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Lessons from the Moon, Formula One and Beethoven!

“Learning is a treasure that will follow its owner everywhere.” 

Chinese proverb

It is now more than a decade since I was in the biomedical data science program to learn the current era data science and artificial intelligence. A reflection on this past decade yielded several observations:

The Moon: The Overview Effect

We clinicians can gain much insight by traveling to a distant domain, and the yield of this newly discovered insight is maybe proportional to the distance travelled. The overview effect is the cognitive shift that astronauts have when they travel into space and look back on the planet Earth.

I think we clinicians can have a similar cognitive shift if we traverse to another domain like artificial intelligence or something else. I think I have fundamentally changed as a clinician after the education in terms of adapting even more to data science and “system 2” thinking. I think a data scientist can also have such an overview effect if they round in the hospital or spend time in the clinic with clinicians, and perhaps appreciate the nuances of clinical medicine (such as much of EHR is inadequate or incorrect) as well as have even better ideas for projects.

The future gain for AI in healthcare is not just in helping clinicians make better and faster decisions in urgent, complex situations but in ensuring clinicians not make common, simple mistakes.

If one travels far from his/her comfort zone, the insight can be very important to bring back to your home domain.

Formula One: The Special Synergy

I deeply admire the special synergy between the Formula One driver and his engineering team, and especially with one specific engineer during the race itself. This dyad wins races based on the honest and continual communication between the two, and this synergy between driver and engineers can be geometric on the best teams. One special driver, Jim Hall, was also a Cal Tech engineer, and this special dual perspective enabled him to design the rear airfoil that still exists today.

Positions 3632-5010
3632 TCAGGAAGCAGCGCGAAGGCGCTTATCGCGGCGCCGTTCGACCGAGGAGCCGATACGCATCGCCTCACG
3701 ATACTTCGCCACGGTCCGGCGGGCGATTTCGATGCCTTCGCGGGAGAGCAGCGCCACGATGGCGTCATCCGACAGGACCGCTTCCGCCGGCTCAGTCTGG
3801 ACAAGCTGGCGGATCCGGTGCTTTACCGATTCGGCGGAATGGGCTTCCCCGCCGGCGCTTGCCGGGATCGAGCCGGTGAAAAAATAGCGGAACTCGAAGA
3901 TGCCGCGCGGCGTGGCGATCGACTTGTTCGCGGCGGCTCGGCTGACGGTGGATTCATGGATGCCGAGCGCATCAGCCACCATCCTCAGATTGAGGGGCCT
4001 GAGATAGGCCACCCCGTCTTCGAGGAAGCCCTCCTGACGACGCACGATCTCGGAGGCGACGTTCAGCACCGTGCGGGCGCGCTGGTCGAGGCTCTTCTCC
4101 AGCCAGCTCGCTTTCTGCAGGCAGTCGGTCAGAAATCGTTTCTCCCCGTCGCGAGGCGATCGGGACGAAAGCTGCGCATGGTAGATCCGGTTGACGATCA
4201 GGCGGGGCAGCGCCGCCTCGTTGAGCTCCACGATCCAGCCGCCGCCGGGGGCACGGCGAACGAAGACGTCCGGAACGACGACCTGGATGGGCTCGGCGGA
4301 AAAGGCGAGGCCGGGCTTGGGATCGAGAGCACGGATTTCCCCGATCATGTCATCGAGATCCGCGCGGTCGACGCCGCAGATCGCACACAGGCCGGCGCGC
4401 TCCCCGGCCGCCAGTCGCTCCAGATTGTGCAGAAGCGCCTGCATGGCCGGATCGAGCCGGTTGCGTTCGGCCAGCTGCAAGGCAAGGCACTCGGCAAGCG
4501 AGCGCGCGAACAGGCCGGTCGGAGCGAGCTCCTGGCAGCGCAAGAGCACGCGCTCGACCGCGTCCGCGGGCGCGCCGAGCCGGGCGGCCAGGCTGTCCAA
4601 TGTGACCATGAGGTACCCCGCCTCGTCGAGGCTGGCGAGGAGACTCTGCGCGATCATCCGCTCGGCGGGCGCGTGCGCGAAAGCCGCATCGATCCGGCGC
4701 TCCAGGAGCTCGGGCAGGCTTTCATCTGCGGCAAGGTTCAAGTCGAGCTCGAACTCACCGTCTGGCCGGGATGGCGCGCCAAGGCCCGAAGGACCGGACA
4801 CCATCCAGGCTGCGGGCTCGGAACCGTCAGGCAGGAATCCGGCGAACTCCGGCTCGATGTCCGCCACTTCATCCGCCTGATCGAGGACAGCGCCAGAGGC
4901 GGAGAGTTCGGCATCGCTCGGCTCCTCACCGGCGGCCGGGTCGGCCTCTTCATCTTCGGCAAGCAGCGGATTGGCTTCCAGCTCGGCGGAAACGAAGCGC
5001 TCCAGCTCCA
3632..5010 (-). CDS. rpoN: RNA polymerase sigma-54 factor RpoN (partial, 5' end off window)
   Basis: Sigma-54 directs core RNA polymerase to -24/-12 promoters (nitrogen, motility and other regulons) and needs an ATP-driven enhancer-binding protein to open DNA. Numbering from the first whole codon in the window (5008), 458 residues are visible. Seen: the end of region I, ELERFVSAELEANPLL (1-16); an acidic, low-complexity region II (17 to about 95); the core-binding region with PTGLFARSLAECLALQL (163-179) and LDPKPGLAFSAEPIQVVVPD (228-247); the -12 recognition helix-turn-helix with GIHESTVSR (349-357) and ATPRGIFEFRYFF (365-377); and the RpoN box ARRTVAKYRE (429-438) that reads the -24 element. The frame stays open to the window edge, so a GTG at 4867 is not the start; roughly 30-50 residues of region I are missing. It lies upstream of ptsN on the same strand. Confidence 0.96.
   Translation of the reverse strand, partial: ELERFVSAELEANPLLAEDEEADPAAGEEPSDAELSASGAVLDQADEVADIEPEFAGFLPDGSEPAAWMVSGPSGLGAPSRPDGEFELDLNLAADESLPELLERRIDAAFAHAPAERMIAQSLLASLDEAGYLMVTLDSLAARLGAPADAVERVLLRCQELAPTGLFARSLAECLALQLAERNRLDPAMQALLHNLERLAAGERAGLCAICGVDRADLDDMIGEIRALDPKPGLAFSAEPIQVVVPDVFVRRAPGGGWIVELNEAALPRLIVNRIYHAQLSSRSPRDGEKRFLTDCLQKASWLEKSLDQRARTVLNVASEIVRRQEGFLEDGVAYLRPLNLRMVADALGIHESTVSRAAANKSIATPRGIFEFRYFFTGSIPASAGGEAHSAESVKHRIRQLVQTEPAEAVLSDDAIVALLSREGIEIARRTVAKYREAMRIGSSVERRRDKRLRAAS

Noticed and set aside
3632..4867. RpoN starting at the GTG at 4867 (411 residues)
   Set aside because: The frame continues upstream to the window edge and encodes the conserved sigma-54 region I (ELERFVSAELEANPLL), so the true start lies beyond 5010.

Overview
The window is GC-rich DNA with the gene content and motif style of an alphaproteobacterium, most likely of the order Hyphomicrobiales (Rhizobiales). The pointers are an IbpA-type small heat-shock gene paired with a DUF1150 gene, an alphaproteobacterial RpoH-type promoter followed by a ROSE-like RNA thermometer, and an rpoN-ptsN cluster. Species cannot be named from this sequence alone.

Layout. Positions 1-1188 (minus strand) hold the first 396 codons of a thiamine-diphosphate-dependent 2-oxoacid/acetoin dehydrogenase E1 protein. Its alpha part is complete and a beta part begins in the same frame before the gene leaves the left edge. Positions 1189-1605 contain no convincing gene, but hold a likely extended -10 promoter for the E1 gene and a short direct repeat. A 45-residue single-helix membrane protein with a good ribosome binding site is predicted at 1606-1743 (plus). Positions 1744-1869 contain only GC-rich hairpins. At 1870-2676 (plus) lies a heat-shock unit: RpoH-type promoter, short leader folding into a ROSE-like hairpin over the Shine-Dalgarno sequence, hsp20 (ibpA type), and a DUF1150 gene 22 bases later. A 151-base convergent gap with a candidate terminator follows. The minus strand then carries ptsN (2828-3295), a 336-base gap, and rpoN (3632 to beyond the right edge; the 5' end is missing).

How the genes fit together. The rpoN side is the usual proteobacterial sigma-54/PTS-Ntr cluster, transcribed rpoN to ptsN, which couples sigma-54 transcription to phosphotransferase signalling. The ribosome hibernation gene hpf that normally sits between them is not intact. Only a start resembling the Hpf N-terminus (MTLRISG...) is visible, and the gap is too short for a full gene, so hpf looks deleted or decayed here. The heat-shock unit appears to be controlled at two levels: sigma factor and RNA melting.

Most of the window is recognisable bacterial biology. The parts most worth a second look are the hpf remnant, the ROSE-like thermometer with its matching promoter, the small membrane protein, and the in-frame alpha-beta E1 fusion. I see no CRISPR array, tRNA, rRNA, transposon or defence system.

The key difference is that clinical medicine should encourage teams working together, rather than separately to win races as in Formula One. The best AI in medicine and healthcare projects demonstrate a special synergy between data scientists and clinicians by having a coupling between good data science with high clinical relevance for overall impact on health outcome. Without the clinical relevance, it is just good data science.

The best impact for AI in healthcare is based on a special synergy between clinicians and data scientists to converge clinical relevance and data science.

Beethoven’s Ninth Symphony: The Medici Effect

The current state of AI in clinical medicine is early, like the Baroque period in music. In order for this AI in medicine orchestra to play a musical composition as grand as Beethoven’s Ninth Symphony, we need to incorporate additional instruments (woodwinds, brass, drums, etc to symbolize AI) and even singers.

This does not mean that all violinists and cellists (clinicians) need to abandon their orchestra seats and learn to play the incoming instruments, but it is helpful for the string instrument players to appreciate the new dynamic with the added instruments (when they should be softer in their playing).

Clinician education in AI in healthcare is less about learning to code, but much more about understanding the panoply of AI tools and the framework of designing AI solutions to clinical problems. Simply put, the orchestra will be better if everyone focus on their own strengths but play well together and understand each other. There is, however, room for a few who can understand all the instruments and perhaps take on the role of a conductor or a composer.

Clinical medicine needs to accommodate new AI domain experts to increase diversity and range in solutions to solve problems.

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